Eric Cantor’s instant burial

WASHINGTON — Eric Cantor, announcing to his House Republican colleagues Wednesday afternoon that he will resign as majority leader, recalled some wisdom given him recently by a Holocaust survivor: “Suffering is a part of life. Misery is a choice.”

It was typical of Cantor, the only Jewish Republican in Congress, to wear his faith on his sleeve as he grappled with his unimaginable loss in Tuesday’s primary. Minutes after his closed-door remarks to colleagues, the Virginian greeted reporters with thoughts about how, “in the Jewish faith, you know, I grew up, went to Hebrew school, read a lot in the Old Testament, and you learn a lot about individual setbacks.”

Cantor, who had been on course to be the first Jewish speaker of the House, was an important symbol in a party dominated by evangelical Christians. The ouster of the only non-Christian Republican in Congress by a primary challenger running as an immigration hard-liner is a crucial moment for the GOP because it risks cementing the party’s demographic troubles.

Yet House Republicans dispatched Cantor on Wednesday with unseemly haste. In the Jewish tradition, burial generally occurs within a day of death. Cantor’s GOP colleagues took that further, dumping him instantaneously — and unceremoniously — after his unexpected political demise.

Without a decent interval, Republicans hoping to secure a place in the leadership because of Cantor’s misfortune already were calling supporters and putting out feelers Tuesday night and Wednesday morning. Rep. Jeb Hensarling of Texas said he was “prayerfully” contemplating running for GOP leadership and was “humbled by the many people who have approached me” about doing so. Rep. Cathy McMorris Rodgers of Washington said she was “assessing” her options. Reps. Pete Sessions of Texas, Peter Roskam of Illinois and Steve Scalise of Louisiana talked up their candidacies. Those who are not running beat the drums for personal or regional favorites.

Sessions, asked about Cantor’s loss, blamed the victim for not asking for help from his colleagues. “We were all listening to Eric, and he said he was fine,” Sessions told reporters. “You tend to trust what you’re hearing. These are kinds of things that must not be left to guess.”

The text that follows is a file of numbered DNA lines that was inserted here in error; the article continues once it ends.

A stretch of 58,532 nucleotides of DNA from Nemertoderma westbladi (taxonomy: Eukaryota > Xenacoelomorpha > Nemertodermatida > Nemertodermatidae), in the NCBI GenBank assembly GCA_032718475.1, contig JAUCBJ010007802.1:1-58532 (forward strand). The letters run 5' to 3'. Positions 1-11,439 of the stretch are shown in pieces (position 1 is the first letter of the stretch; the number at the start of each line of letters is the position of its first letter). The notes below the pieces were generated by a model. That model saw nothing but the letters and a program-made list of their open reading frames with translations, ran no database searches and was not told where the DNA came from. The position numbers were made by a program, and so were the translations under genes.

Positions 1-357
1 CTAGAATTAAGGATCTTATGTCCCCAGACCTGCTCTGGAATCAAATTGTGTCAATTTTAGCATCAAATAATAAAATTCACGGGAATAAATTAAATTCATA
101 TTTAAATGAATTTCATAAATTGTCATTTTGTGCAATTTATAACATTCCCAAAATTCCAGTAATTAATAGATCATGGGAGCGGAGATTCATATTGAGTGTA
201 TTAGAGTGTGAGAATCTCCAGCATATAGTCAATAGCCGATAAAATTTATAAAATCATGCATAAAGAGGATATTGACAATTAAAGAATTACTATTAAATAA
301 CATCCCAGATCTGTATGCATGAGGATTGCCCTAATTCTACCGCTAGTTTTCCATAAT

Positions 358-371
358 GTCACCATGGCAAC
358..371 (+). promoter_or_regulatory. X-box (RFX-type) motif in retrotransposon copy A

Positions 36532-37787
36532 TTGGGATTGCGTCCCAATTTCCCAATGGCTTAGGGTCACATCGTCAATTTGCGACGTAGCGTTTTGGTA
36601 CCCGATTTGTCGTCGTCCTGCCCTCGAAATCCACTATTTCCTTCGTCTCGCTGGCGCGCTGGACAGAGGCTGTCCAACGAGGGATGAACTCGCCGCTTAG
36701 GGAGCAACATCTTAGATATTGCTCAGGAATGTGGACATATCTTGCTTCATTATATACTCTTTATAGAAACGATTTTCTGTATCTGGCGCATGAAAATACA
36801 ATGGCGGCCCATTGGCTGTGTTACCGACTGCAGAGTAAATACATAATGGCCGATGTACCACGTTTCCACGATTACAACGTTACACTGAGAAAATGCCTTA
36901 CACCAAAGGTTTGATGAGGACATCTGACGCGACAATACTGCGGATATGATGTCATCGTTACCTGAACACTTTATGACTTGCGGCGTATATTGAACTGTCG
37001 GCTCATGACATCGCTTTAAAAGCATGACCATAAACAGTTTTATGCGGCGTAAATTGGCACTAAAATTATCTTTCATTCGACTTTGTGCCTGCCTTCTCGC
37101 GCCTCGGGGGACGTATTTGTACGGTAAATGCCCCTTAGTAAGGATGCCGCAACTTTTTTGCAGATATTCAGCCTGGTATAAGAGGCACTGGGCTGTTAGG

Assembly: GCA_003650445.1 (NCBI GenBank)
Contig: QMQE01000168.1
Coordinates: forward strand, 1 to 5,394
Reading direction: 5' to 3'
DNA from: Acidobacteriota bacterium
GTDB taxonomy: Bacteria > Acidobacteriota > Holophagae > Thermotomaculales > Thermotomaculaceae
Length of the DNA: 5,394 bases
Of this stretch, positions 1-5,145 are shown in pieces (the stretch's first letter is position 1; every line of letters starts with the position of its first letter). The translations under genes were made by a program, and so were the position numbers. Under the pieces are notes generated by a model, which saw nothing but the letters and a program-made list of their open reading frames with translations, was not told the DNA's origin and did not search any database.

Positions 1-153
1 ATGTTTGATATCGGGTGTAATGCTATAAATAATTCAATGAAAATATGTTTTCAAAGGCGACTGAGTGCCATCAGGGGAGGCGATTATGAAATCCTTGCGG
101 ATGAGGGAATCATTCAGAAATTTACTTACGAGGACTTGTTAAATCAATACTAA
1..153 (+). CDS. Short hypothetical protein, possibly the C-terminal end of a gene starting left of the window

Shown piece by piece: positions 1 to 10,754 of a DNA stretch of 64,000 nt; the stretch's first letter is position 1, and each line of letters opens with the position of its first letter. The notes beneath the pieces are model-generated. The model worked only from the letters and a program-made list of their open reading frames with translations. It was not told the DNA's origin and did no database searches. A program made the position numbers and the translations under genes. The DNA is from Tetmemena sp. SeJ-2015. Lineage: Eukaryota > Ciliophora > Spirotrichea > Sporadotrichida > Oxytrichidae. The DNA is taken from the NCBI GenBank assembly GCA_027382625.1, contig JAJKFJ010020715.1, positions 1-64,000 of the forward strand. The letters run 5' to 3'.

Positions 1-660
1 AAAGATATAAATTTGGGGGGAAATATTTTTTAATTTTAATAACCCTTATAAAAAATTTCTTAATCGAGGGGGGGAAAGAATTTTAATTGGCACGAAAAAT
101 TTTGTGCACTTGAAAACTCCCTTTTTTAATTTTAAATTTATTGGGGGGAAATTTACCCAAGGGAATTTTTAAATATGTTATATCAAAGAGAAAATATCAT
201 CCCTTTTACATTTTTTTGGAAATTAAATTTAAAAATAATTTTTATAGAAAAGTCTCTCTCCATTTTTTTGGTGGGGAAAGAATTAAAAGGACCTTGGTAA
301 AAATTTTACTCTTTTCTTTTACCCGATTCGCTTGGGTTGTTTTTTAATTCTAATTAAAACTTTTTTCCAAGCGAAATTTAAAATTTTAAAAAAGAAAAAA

At 1 p.m. Wednesday, The Washington Post broke the story that the beleaguered leader had agreed to step down as majority leader at the end of July. (A snap election for his successor will be next week.) Fifteen minutes later, would-be candidates were on the House floor, buttonholing colleagues.

Roskam sat down with Mike Rogers of Michigan, then cornered Pat Meehan of Pennsylvania. Kevin McCarthy of California, pen and pad in hand, sidled up to Chris Smith of New Jersey, then whispered with Tom Marino of Pennsylvania and conferred with Dana Rohrabacher of California. McMorris Rodgers, in the well, had pulled aside Kristi Noem of South Dakota, then Diane Black of Tennessee.

Four rows behind them, Hensarling was conferring with Tom Price of Geogia and Paul Ryan of Wisconsin. An aisle over, Scalise had sat down with Steve Womack of Arkansas.

This went on for more than 20 minutes, and back slaps, smiles and laughs punctuated the conversations.

It was a bit distasteful that Republicans had come to replace their leader, not to praise him. More troubling still was that Cantor’s colleagues didn’t even pause to contemplate the significance of Cantor’s fall before pursuing their ambitions.

A grim-faced Cantor, arriving at the Capitol after his trip from the Richmond suburbs, kept out of sight Wednesday until late afternoon in the suite of offices near the Rotunda he shares with House Speaker John Boehner of Ohio.

Just before noon, Boehner emerged, but only to begin the day’s session on the House floor. There, he listened to the opening prayer from a guest chaplain, a rabbi who asked God to inspire “the many races, colors and ancestries that make up our blessed country.”

Cantor’s ancestry probably wasn’t an asset Tuesday among some of the voters who had been added to his district because of Republican-led gerrymandering. His (modest) support for immigration reform also hurt him in the low-turnout primary. Cantor’s biggest problem, though, may have been his national ambition: He spent too much time on the road collecting chits for an eventual bid for speaker.

If Cantor’s unbridled ambition was what brought him down, his colleagues weren’t getting the message. They saw his fall only as a means to another’s rise.

Dana Milbank is a Washington Post columnist.

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